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I am trying to send mails in large numbers, say 1000, using a java test application and a mail server, but though the application confirms that it has sent all the 1000 mails without any exceptions, I am not receiving the exact number (1000) of the same in the in box of the recipient's mail box(all the mails are sent to the same email recipient for testing the application's reliability). That is few of them goes missing each time I execute the application. Is there any means for the java application to verify whether each mail that is being sent using the mail server has reached the destination? And why do they go missing in the first place? It would be of great help if some one could provide tips/suggestions on how to tackle this.

Thank you, Good day

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Is that some internal testing? Or are you sending them over the internet to some "random remote" ? Did you check the logs of your smtp server? And the mailbox of the sending user? –  Heiko Rupp Feb 1 '11 at 9:53

2 Answers 2

No, you can't (I think). You can verify if the email was correctly delivered to your SMTP server, but the message will probably go through a few other smtp servers too, and one of them can mark your message as spam without you ever knowing about it.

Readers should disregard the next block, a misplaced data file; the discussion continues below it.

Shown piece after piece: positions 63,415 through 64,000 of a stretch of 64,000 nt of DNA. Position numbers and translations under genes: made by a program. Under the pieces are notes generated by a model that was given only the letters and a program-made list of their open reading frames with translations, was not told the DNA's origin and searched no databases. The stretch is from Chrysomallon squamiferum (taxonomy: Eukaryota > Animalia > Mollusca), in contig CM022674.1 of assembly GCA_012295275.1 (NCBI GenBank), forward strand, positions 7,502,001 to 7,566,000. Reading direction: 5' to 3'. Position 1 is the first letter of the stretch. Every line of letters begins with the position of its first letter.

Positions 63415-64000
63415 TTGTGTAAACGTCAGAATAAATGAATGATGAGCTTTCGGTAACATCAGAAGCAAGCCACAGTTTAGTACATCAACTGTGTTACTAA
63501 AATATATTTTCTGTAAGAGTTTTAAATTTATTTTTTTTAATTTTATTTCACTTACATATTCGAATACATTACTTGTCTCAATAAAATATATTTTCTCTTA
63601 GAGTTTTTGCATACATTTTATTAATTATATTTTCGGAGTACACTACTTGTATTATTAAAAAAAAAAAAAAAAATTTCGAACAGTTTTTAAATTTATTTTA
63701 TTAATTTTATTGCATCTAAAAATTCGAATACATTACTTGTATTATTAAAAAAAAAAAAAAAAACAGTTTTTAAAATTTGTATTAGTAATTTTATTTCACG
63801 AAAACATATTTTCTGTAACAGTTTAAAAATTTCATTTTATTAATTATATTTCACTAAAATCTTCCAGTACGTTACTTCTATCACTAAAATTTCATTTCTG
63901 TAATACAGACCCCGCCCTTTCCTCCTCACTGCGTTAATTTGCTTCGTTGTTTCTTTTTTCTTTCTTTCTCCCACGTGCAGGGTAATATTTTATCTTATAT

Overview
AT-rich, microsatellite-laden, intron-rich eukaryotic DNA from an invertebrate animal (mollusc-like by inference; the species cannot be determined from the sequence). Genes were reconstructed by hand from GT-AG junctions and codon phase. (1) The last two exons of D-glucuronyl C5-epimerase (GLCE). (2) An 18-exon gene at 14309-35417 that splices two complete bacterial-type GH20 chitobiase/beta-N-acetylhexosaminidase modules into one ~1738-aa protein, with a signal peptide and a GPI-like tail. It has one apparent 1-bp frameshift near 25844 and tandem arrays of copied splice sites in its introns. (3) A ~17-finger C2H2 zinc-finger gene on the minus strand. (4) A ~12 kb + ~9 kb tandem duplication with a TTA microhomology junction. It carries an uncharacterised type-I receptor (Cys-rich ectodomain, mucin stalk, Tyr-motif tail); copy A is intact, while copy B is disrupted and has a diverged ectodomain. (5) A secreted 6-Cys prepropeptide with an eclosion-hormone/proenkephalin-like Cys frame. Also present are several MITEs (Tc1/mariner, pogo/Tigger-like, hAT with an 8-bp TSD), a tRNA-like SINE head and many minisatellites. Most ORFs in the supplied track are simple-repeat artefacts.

I think the best way to make sure that an internet mail gets delivered, is to make sure your message does not get tagged as spam. There a few simple ways to do this:

  • Implement DomainKeys or SPF (Sender Policy Framework). You'll need your sys-admins assistance with this.
  • Don't put too much html in the email

Still, there is always a chance your mail with not get trough. That's the nature of Internet email.

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You application only delivers the mails to your SMTP server which then propagates them further (as Jeroen just said). So you cannot "see" if the mail has actually been delivered or been dropped as Spam somewhere on the way.

For a delivery notification you may take a look at the "Disposition-Notification-To" header in RFC2298 (see section 2.1), but I guess this will not actually help determining successful delivery inside your Java application., unless you access the confirmation mailbox from there.

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Thank you Jeroen and Axel for your time. I tried it in a test domain which had a mail server set up and the test domain was not connected to the net. And still there were mails missing. –  user68145 Jan 25 '11 at 12:57

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